Electronic Warfare (EW) capabilities are becoming invaluable necessities in combat situations. Advanced warning, searching, intercepting, locating, recording, detection and target acquisition are indispensable tasks in EW.
Combat scenarios are changing due to new threats being developed while defences are being tested with the aid of the electromagnetic spectrum. In EW the need to gather, validate and process data from many different sources is a must. Identifying what electronic emitters are up to – whether friendly, hostile or unidentified – is crucial for effective electronic warfare operations. Decisions need to be quickly made with such acquired intelligence. Mission success now requires a comprehensive knowledge of the electronic battlespace.
In sensing for potential threats, microwave signals are digitized and fed to one, many, or a combination of field programmable gate arrays (FPGAs), digital signal processors (DSPs), graphic processor units (GPUs), or general purpose processors (GPPs). The signals are then filtered, down-converted, weighted, delayed, combined, and passed through many other algorithms to obtain the desired information with the required accuracy.
The main challenges in EW include signal detection, emitter parameter measurement and correlation, emitter sorting, identification, and operator notification, which are often classified as Electronic Support Measures (ESM) or Radar Warning Receiver (RWR) systems. ESM systems are often tasked to preserve electronic data for future analysis. Traditionally, ESM systems focus on emitters locations with the support of RWRs that estimate position/distance.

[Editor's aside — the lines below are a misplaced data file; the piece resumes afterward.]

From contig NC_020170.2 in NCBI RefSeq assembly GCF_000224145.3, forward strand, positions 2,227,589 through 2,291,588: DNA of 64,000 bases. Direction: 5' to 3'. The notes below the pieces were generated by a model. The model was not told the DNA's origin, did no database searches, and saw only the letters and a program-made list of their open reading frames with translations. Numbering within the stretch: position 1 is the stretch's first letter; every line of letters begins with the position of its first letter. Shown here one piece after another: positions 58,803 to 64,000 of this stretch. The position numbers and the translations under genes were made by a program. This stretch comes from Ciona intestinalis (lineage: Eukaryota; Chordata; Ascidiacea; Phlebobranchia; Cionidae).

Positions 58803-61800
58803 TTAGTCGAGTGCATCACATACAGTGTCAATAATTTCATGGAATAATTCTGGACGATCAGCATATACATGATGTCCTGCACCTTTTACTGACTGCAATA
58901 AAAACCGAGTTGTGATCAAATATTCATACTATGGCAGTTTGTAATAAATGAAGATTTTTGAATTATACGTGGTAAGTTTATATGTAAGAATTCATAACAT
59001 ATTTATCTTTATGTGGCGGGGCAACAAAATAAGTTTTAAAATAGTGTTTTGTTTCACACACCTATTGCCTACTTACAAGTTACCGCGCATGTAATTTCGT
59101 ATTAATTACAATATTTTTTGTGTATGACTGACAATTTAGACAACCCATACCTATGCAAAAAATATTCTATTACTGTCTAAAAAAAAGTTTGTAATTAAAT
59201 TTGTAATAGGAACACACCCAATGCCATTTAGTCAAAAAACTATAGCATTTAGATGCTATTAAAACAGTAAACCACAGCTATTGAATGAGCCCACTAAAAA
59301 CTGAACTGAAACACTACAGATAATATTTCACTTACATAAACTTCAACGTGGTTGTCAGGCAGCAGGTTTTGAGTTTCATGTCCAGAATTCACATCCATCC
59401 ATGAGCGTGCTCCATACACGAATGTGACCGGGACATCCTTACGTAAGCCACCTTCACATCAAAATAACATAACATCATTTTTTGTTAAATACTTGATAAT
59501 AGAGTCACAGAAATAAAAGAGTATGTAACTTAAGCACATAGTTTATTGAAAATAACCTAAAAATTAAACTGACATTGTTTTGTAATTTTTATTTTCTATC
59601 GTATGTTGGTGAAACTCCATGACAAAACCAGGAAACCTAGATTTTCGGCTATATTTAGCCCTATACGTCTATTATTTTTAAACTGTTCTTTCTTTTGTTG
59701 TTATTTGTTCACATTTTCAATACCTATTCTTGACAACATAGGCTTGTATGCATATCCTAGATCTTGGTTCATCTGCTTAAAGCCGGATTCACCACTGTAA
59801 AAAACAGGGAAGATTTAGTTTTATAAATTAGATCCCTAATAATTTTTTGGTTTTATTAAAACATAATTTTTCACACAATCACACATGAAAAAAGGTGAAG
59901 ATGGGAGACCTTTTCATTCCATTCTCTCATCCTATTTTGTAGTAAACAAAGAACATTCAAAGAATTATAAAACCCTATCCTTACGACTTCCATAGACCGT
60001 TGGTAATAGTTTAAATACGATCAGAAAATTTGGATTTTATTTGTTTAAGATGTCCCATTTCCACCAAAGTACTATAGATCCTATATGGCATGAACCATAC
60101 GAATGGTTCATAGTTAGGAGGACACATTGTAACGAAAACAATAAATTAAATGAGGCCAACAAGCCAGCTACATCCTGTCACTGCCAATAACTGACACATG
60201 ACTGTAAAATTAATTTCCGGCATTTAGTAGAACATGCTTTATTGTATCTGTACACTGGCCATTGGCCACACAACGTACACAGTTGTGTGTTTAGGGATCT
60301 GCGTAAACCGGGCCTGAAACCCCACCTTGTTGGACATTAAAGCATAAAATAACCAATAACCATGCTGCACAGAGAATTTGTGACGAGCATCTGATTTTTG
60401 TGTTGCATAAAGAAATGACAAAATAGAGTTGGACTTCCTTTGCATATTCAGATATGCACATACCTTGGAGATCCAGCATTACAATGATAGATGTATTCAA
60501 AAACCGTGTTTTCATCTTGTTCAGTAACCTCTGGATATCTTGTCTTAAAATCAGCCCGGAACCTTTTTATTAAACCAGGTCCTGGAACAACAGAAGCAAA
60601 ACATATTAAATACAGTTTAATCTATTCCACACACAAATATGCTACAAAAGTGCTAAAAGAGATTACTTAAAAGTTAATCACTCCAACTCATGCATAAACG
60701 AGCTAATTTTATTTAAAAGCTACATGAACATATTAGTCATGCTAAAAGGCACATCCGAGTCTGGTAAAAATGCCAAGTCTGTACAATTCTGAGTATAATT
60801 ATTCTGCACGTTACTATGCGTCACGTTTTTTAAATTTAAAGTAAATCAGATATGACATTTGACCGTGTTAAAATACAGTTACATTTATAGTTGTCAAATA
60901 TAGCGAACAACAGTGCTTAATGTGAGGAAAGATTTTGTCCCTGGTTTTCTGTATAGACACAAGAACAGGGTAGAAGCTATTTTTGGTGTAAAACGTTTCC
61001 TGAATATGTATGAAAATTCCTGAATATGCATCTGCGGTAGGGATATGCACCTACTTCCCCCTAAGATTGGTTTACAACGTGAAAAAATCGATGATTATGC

A non-comprehensive lists of a typical emitter characteristics, that ESM system functions can measure for, include: radio frequency, amplitude, direction of arrival, time of arrival, pulse repetition interval, pulse width , scan type and rate and lobe duration (beam width). Other advanced ESM systems can also measure pulse repetition interval modulation characteristics, inter-and intra-pulse frequency modulation (FM), missile guidance characteristics, and continuous wave signals.
By relying in a collection of algorithm implementations mostly done in software, EW is part of a larger trend of Software Defined domains that are looking into component based architectures with enhanced portability and reuse of algorithm implementations. For large organizations that work on EW, Software Defined Radios, Software Defined Radars, etc., the benefits are multiplied as algorithm implementations can be shared as software components across those multiple domains.
The Software Communications Architecture (SCA) follows a Component Based Development (CBD) paradigm that provides a framework for software components reuse that is highly suited for the EW domain.